Monday, December 1, 2014

Global animal health threatened by vector born diseases

Companies and Markets: The International Federation for Animal Health has launched a white paper on vector borne diseases and their impact on animal and human health, with the support of the Bill and Melinda Gates Foundation. The paper, which aims to assist in combating vector borne diseases to promote the better health and welfare of animals for the greater good of protecting animals and humans globally, emphasises the need to understand the diseases and to spread awareness of the most effective ways of managing and preventing them.

Vector borne diseases account for 17% of global infectious diseases with malaria the most deadly, causing an estimated 627,000 deaths annually. VBDs cause high human morbidity levels as well as large economic losses in animal production - trypanosomiasis accounts for losses of $1.2 billion a year in cattle production - and reduced animal welfare. Most statistics regarding the impact of VBDs are hard to track because cases predominantly occur in countries with little means of formal reporting or surveillance, poor diagnostic tools and consequently there is little accurate assessment of the economic impact of these diseases. The IFAH's paper looks to close the gaps in knowledge of VBDs and present solutions for combating the problem.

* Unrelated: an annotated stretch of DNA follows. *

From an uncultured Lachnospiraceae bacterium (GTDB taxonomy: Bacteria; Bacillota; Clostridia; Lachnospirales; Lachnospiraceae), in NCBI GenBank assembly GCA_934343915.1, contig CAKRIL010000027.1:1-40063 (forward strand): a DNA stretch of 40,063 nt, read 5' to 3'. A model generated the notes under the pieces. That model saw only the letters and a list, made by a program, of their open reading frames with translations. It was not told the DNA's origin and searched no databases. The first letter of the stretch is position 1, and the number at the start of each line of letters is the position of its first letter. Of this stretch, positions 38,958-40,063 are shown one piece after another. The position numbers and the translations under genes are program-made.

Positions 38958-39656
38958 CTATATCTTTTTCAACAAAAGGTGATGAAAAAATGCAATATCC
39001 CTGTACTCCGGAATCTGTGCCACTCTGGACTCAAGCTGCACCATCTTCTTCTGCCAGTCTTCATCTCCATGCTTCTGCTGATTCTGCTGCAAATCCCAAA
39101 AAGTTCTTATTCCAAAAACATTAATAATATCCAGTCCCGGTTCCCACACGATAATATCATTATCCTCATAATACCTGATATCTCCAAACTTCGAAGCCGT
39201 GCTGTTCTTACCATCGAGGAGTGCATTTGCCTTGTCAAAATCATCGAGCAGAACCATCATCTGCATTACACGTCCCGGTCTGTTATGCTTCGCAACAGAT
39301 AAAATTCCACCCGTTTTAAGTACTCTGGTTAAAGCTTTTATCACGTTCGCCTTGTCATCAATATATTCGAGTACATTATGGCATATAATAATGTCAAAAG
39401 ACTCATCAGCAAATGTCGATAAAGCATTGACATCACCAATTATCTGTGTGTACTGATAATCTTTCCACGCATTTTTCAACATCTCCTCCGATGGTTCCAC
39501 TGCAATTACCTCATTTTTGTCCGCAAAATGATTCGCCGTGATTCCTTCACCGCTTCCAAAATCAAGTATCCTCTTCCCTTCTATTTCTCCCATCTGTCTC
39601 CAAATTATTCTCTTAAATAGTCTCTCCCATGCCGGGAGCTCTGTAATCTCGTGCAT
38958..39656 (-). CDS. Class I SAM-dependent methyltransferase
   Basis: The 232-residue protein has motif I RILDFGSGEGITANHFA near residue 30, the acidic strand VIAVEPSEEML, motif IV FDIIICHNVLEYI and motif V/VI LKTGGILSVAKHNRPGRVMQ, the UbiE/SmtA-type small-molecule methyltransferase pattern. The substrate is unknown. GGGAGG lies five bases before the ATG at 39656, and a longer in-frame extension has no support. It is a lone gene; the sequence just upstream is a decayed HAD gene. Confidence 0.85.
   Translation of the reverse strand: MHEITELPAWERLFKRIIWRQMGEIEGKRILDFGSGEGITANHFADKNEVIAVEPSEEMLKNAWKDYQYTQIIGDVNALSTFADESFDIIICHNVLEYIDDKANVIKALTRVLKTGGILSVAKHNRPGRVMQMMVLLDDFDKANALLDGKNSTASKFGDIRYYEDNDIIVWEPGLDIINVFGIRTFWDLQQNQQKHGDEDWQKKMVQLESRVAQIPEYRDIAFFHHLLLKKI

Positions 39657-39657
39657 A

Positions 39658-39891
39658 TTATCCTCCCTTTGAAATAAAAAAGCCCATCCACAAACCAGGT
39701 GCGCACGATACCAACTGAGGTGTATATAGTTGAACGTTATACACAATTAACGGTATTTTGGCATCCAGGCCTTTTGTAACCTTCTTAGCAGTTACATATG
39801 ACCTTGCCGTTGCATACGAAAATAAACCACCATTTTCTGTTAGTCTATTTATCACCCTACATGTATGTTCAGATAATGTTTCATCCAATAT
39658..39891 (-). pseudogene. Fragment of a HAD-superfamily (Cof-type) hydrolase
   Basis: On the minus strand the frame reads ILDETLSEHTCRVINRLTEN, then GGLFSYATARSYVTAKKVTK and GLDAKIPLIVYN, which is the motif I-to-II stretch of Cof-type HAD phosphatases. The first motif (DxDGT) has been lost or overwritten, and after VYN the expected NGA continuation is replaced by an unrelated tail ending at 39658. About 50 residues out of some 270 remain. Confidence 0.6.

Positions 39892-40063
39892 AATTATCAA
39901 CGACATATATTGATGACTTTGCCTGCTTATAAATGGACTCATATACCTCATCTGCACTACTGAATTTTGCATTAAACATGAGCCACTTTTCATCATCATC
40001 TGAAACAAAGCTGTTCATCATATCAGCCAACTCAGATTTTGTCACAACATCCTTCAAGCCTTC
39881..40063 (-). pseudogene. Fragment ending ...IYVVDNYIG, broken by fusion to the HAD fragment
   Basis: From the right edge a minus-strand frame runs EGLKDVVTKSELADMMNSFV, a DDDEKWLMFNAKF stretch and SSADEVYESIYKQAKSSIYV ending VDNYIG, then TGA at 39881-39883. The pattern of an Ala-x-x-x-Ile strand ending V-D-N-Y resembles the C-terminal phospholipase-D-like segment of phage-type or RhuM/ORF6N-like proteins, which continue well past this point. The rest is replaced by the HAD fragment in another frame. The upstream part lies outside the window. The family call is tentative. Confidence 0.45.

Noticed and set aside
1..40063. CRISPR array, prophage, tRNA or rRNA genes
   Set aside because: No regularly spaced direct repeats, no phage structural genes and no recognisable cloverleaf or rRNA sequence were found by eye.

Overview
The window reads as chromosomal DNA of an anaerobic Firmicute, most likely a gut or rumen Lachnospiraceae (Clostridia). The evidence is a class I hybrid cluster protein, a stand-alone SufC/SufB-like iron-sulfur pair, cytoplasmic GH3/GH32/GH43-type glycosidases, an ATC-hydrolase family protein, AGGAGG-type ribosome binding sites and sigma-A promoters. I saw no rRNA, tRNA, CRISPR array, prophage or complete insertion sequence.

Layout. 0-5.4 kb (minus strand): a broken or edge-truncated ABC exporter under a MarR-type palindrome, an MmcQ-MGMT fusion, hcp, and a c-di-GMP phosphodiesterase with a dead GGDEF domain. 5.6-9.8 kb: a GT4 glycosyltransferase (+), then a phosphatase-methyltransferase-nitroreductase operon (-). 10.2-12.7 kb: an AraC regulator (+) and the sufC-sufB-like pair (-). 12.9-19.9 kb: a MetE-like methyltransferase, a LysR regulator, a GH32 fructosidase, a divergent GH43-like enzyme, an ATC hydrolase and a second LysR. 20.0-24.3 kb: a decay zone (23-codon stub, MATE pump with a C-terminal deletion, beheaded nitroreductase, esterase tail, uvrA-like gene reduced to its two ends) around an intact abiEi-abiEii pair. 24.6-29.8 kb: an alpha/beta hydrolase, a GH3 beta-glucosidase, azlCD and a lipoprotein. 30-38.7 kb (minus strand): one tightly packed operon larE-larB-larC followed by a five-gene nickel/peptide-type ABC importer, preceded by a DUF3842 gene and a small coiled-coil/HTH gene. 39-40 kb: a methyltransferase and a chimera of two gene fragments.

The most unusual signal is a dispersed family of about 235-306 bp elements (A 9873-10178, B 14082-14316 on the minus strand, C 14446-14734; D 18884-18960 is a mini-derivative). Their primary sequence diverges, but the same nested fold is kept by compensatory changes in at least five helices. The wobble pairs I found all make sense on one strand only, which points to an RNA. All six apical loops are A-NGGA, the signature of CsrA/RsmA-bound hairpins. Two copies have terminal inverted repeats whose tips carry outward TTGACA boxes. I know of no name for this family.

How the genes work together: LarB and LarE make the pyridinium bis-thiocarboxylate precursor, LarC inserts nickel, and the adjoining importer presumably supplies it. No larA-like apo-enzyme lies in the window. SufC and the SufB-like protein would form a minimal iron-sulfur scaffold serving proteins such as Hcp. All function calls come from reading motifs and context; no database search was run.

Global animal health is set to be impacted for years to come as the IFAH reports the difficulties in combating diseases that are constantly changing, affected by climate change which influences vector spread and habitat change by humans introducing wetlands or changing their patters of the transportation of goods, humans, livestock, and companion animals. The most influential and dangerous factor limiting the prevention of vector borne disease is insecticide resistance and farmers must be aware of the need to manage the spread of VBDs through a combination of insecticides and physical barriers....

Edward Hicks' 1848 painting, "The Cornell Farm"

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